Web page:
Another of Mason’s foundational principles encourages me on the days when I’m dragging. Education is a life. This is a lifelong endeavor, and it encompasses all of us, not just our children. When I can back up and see the big picture, I remind myself that this homeschool journey is a marathon. We need to keep spreading all the courses of the feast before our children, calling them to partake.
It takes time and effort on our part to spread the feast. And this effort is demanding–emotionally, mentally, and physically. That’s why the marathon image resonates with me. I completed a marathon in 2000, and the reality is that this type of race has emotional, mental, and physical components. You train for the race and you press on through the course. Similarly, I have prepared the feast for my son, and I press on to fulfill the course laid before us.
The third reminder was inspired by an email from veteran Charlotte Mason expert Nancy Kelly (Sage Parnassus). Nancy sent an email to her list, saying that one thing she rereads in preparation for every school year is Mason’s Great Recognition (it’s in volume 2 of her Home Education series). I listened to the advice of this experienced teacher and read the chapter.
The Great Recognition
I first read The Great Recognition about two years ago. It was such an encouragement to find an educator who didn’t divide the secular and the sacred. That is a big challenge for modern Christian homeschool families. The fact that we’re studying math doesn’t mean that it is devoid of the Holy Spirit. The study of the Bible doesn’t mean we aren’t using our mind.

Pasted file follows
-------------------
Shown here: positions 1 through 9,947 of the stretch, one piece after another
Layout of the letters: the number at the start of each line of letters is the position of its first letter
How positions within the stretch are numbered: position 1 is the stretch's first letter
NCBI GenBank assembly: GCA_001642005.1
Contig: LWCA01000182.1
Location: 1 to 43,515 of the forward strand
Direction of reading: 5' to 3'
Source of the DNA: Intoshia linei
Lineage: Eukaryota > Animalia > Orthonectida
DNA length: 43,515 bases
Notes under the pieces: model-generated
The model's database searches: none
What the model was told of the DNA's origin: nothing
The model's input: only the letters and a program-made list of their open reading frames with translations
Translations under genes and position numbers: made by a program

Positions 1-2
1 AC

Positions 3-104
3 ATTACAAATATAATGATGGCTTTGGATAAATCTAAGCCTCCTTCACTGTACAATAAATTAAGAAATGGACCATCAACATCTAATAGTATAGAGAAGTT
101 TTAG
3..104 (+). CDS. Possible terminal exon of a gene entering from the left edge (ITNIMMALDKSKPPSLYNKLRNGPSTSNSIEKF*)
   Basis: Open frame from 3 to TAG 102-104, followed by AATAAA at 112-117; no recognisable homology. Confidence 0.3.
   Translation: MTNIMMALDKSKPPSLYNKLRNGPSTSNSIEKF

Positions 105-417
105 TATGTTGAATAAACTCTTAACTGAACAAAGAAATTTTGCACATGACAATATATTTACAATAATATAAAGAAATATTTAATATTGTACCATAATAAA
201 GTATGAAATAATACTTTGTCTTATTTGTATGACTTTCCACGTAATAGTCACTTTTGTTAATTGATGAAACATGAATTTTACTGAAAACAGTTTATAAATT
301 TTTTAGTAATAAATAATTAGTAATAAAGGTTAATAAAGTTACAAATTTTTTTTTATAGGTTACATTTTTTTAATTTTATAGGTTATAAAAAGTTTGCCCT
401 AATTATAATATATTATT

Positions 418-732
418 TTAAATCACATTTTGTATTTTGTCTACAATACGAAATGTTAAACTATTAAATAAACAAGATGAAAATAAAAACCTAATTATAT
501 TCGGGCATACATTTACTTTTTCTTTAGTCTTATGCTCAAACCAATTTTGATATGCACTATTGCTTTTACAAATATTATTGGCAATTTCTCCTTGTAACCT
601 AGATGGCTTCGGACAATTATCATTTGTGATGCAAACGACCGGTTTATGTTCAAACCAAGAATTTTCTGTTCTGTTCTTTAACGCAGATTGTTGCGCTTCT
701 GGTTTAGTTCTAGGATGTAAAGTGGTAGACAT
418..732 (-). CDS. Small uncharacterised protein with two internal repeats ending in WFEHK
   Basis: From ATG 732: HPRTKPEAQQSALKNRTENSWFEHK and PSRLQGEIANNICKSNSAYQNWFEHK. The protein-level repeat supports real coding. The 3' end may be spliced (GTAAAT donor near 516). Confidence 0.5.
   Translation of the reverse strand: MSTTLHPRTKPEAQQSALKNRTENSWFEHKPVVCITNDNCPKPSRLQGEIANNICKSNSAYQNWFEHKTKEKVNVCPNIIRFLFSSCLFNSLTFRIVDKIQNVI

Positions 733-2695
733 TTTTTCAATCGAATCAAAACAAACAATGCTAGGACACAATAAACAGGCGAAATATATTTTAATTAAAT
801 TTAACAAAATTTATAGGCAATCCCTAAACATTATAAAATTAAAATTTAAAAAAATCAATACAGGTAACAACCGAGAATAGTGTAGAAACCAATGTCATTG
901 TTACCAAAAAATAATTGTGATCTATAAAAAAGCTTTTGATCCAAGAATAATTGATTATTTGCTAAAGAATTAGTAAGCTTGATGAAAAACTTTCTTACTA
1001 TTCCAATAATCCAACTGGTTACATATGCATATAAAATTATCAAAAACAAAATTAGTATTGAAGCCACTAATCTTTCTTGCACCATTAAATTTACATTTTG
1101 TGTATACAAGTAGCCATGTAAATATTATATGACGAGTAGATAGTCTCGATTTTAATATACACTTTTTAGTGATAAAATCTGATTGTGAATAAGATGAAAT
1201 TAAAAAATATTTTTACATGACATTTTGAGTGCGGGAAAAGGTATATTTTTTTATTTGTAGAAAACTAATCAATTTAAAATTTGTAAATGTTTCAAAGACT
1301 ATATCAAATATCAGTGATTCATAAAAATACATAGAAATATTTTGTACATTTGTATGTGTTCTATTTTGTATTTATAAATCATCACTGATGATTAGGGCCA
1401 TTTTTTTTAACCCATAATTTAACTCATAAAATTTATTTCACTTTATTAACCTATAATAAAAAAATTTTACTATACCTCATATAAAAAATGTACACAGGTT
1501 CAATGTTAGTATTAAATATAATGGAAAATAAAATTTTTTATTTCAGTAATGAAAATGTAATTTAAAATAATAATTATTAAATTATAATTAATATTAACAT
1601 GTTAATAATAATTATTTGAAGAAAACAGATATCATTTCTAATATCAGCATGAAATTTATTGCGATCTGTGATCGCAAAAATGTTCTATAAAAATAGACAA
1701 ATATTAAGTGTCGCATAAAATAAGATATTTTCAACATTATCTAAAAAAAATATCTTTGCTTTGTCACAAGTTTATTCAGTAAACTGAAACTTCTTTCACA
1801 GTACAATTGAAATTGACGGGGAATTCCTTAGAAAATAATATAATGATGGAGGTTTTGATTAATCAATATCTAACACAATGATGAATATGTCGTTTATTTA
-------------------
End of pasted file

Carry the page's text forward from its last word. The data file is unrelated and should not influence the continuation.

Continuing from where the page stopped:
The Holy Spirit is the one who reveals all truth and knowledge–not just spiritual knowledge, but mathematics, rhetoric, science, etc. And the Spirit doesn’t reveal only to those in Christ. In fact, at times those opposed to God have received the gift of inspiration from the Spirit. But the line that caught my attention is this:
Let this be the mother’s key to the whole of the education of each boy and each girl; not of her children; the divine Spirit does not work with nouns of multitude, but with each single child. Because He is infinite, the whole world is not too great a school for this indefatigable Teacher, and because He is infinite, He is able to give the whole of his infinite attention for the whole time to each one of his multitudinous pupils. We do not sufficiently rejoice in the wealth that the infinite nature of our God brings to each of us. Charlotte Mason, vol. 2, p. 273.
How amazing that the Holy Spirit can teach each child! In addition, the fact that my work as my son’s teacher is in cooperation with the Spirit is hopeful. Ultimately it is the Spirit who reveals knowledge and understanding. I am a tool in that process, but I am not the source. What a relief!
I would love to hear what helps you when the reality of homeschool weighs heavily on your shoulders? What have you found encouraging for the times you feel inadequate at homeschool? Be sure to join the Ambleside Tales community. Sign up for the email list and follow Ambleside Tales on Facebook, Instagram, and Pinterest.